Friday, January 8, 2010

Helping Our Kids To Learn Discernment


Lady of Virtue has an excellent post with guidelines for helping us to discern what kinds of things are being communicated in books, movies, music. You know questions to ask ourselves about it.

Her post got me thinking about how we learn to discern what is good, or rather what is excellent. There are lots of good things out there that we can spend our time on but with our time at a premium I like to try for those things which are the best use of my time.

I have always preread books that I was going to give to my children to read. This allowed me to discuss it with them and to be able to ask good questions to see what they were comprehending. It also helped me when someone gave a series of books to one of my daughters when she was twelve. They were popular books, and this persons daughter had loved them. The mom was so thrilled her daughter was reading for pleasure. But as I read them, I was embarrassed at the adult themes and discussions in the books and amazed that this was popular youth literature. I talked to the mom who was shocked! She had not read them and felt awful that her daughter had!

Now many would say 'well, our children are exposed to much worse at school, or work etc...' but I ask you, does that make it ok? What should our measuring guide be? This isn't as bad as that, so it is alright?

This is a real challenge as our children get older...much of what my girls read, I have already read. They are getting to an age where my husband says that they must choose for themselves what they are going to allow into their minds, through music, books, movies, television. He's right. They are adults or nearly adults and we aren't always going to be able to preview everything. So how do we go about helping our young adults and children learn to be discerning?

One thing we do is talk - a lot! When we watch stuff we ask questions from the time that they are young - "what was that movie about?" "what world view were they teaching?" "Was that dad protecting his family?" "were they showing love to one another? What was the result?" These kinds of questions help our children to view media with a discerning eye.

What kinds of guidelines or things do you use in your families to help you to be discerning with media? I love to learn from you all.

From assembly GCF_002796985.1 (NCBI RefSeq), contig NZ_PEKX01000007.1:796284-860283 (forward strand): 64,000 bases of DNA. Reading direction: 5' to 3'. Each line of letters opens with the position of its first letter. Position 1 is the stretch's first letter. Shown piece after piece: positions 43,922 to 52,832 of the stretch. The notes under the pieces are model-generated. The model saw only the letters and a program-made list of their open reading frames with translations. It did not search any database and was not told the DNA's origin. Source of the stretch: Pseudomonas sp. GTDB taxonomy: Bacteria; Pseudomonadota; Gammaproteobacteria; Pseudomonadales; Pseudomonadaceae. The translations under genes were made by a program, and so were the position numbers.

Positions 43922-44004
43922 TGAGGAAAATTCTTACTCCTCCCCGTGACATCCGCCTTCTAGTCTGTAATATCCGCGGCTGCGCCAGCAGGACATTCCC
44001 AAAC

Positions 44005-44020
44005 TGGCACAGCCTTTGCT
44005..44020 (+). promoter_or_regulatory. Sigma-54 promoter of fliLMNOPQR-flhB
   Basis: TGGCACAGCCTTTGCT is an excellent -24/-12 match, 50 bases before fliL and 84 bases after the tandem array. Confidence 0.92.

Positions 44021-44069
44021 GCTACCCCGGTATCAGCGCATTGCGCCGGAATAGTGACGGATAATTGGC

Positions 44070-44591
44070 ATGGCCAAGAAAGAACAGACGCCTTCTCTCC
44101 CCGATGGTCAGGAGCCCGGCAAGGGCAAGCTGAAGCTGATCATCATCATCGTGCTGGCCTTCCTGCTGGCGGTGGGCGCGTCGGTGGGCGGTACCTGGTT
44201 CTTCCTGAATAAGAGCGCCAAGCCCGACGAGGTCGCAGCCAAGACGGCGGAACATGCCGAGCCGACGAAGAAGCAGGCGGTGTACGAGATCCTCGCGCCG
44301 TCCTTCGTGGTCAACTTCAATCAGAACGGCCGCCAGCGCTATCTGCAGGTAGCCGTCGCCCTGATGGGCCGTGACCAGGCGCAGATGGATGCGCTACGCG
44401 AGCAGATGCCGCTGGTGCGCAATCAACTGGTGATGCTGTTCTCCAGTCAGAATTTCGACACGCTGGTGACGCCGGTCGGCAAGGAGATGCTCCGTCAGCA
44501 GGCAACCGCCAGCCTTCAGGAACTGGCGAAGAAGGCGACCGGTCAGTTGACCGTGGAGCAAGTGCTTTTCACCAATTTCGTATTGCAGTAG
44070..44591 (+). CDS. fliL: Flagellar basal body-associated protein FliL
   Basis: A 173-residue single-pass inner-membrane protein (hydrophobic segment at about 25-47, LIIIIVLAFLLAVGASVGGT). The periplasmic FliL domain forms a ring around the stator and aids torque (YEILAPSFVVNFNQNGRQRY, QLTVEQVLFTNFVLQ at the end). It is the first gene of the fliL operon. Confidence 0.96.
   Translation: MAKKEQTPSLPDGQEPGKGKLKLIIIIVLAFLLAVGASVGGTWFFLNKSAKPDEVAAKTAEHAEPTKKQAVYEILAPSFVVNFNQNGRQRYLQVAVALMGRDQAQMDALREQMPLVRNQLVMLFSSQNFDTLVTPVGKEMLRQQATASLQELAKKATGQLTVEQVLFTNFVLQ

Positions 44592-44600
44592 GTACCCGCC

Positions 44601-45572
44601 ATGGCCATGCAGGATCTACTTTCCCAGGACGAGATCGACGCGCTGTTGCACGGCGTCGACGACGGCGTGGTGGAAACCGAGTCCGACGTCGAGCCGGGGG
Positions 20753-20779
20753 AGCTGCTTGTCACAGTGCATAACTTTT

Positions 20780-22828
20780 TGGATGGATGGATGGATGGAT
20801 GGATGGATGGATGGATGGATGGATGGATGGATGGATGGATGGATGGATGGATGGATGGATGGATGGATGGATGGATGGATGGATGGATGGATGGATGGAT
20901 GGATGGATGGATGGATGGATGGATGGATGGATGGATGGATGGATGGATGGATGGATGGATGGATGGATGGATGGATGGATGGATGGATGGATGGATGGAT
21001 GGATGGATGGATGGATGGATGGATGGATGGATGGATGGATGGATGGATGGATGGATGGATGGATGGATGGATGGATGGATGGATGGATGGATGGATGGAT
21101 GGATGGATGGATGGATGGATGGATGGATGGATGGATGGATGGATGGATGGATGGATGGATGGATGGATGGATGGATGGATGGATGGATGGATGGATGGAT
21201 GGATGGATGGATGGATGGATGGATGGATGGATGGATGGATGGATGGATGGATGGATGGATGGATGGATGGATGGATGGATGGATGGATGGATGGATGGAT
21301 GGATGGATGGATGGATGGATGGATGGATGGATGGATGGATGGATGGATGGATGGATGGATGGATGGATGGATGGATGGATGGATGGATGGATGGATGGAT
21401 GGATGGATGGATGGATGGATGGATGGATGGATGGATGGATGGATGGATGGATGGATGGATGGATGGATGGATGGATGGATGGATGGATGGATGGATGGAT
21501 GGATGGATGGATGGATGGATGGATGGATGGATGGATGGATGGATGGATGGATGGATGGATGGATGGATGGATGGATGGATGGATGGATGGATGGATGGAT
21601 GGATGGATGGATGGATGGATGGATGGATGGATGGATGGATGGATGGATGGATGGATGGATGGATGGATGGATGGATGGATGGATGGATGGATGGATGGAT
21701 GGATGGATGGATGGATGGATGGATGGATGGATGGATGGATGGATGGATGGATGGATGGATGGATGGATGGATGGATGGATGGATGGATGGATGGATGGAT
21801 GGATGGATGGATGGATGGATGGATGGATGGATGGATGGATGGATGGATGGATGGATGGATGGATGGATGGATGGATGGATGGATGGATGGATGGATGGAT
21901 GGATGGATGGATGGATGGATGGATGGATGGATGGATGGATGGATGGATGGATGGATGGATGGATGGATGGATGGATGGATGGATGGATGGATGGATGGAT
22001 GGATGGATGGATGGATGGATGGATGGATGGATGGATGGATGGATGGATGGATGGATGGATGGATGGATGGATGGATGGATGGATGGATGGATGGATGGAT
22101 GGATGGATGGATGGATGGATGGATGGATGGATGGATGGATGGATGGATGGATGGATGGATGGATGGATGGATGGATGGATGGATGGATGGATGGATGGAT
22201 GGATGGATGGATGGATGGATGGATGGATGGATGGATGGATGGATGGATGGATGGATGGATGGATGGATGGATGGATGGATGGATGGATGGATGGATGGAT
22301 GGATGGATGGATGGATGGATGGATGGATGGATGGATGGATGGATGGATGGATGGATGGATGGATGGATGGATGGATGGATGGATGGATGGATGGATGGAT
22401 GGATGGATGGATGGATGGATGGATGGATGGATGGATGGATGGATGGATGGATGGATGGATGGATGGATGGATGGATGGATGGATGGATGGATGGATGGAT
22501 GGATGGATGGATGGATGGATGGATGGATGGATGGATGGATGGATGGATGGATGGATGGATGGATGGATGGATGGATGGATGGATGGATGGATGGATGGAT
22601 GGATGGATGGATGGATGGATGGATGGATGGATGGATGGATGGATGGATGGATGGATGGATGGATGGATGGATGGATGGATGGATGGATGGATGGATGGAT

4 comments:

  1. My challenge with Mace when we first started watching TV when he was 3, was to explain that just because a program is animated it doesn't mean it's appropriate for children. We had to distinguish between adult cartoons and ones for kids. Still was pretty cute to hear a three year old respond to my question of "what are you watching?" with "don't worry, mama. It's appropriate."

    Lisa in NE

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  2. Lisa,

    That is so funny! Kids are really sharp they can learn quickly the standards you have for them!

    They sure do make life interesting don't they?

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  3. I'll have to check out that post! We've always told our kids to listen to their "gut" - that they will know.

    Great post!

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  4. We do still preview movies, and even so, we talk about the movies we do allow them to view. We talk a lot too, about movies, music, and other media. We don't have television.

    I remember when our oldest was little and we were already teaching him these things. He was about four years old and a friend of mine was watching him for me and when I picked him up, she said to me, "Well, you certainly are teaching him well." When I asked what she meant, she said, "I put a movie in for the boys to watch." (I don't remember what movie, but I do know it was animated)
    She finished, "The movie hadn't been on very long before Anthony told me 'I am not allowed to watch this.'" I was very proud of Anthony, that at such a young age he spoke up because of what we had taught him.

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